The US Food and Drug Administration (FDA) has recently approved the use of 3,4-methylenedioxymethamine (MDMA), commonly known as Ecstasy, in a major clinical trial into its effectiveness in the treatment of post-traumatic stress disorder (PTSD) (1). It is proposed that MDMA will be used in controlled psychotherapy sessions to assist the patient “to confront their trauma, either by remembering it or re-experiencing the event”. Whilst MDMA is known to produce feelings of euphoria and cause users to become more alert and affectionate, it can also cause serious side effects such as nausea, accelerated heart rate, high blood pressure, confusion and in some cases, even death (2).
In Australia the organisation Psychedelic Research in Science and Medicine, (PRISM) has also applied for approval to conduct similar trials and hopes that the FDA decision may influence Australian authorities. If the clinical trials are successful there is the possibility that MDMA could become a restricted medication in Australia.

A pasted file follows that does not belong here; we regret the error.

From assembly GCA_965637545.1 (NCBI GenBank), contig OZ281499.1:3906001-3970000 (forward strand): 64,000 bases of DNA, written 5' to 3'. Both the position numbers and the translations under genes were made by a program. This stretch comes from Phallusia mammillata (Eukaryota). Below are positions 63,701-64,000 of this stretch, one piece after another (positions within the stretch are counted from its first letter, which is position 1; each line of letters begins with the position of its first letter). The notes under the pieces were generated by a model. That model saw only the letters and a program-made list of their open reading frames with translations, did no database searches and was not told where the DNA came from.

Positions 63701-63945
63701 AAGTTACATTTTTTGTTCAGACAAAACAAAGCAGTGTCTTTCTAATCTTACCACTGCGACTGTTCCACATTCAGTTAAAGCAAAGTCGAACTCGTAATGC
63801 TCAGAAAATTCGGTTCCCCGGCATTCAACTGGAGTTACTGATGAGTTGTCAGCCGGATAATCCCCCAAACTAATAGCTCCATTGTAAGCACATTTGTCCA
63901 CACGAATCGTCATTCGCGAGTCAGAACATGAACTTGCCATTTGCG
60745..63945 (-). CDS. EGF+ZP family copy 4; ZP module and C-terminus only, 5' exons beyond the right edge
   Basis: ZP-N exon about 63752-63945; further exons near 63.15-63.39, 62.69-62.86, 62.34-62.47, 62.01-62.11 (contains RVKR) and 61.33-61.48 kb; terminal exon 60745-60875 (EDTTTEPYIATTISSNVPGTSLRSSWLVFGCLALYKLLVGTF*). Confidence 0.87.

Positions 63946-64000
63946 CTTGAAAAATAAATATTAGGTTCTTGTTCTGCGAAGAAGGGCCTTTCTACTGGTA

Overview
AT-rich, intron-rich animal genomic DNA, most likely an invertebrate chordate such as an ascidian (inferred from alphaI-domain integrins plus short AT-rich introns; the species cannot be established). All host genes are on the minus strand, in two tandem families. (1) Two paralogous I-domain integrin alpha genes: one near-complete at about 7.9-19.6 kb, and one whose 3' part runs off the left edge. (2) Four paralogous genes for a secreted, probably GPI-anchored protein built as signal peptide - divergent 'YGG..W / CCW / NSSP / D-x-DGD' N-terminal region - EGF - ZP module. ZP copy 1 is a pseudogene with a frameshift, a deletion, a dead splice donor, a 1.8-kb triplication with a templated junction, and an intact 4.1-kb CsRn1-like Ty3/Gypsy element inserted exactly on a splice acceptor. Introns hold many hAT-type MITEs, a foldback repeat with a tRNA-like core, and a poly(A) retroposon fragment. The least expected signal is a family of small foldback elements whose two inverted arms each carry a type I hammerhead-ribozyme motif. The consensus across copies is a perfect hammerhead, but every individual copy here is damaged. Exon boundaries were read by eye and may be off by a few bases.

As outlined, MDMA is potentially impairing and one of the drugs currently being tested in both urine and oral Australian Standard workplace testing programmes. Currently there are no legitimate reasons for a positive MDMA result in a workplace situation, however if the drug is approved for clinical use then there may be workers who are being legitimately treated by this drug. In these circumstances MDMA will need to be treated like other drugs that can be both abused and used as medications such as amphetamines and opiates. Disclosure with medical certificates and fitness for work assessments should be provided by the worker and the level of the drug detected in any positive drug test should be assessed by a qualified Medical Review Officer (MRO). DASA can assist an organisation to navigate these complex issues with expert advice including from its own in house MRO, Dr David Allen MBBS(Hons), DPH, FAFOEM.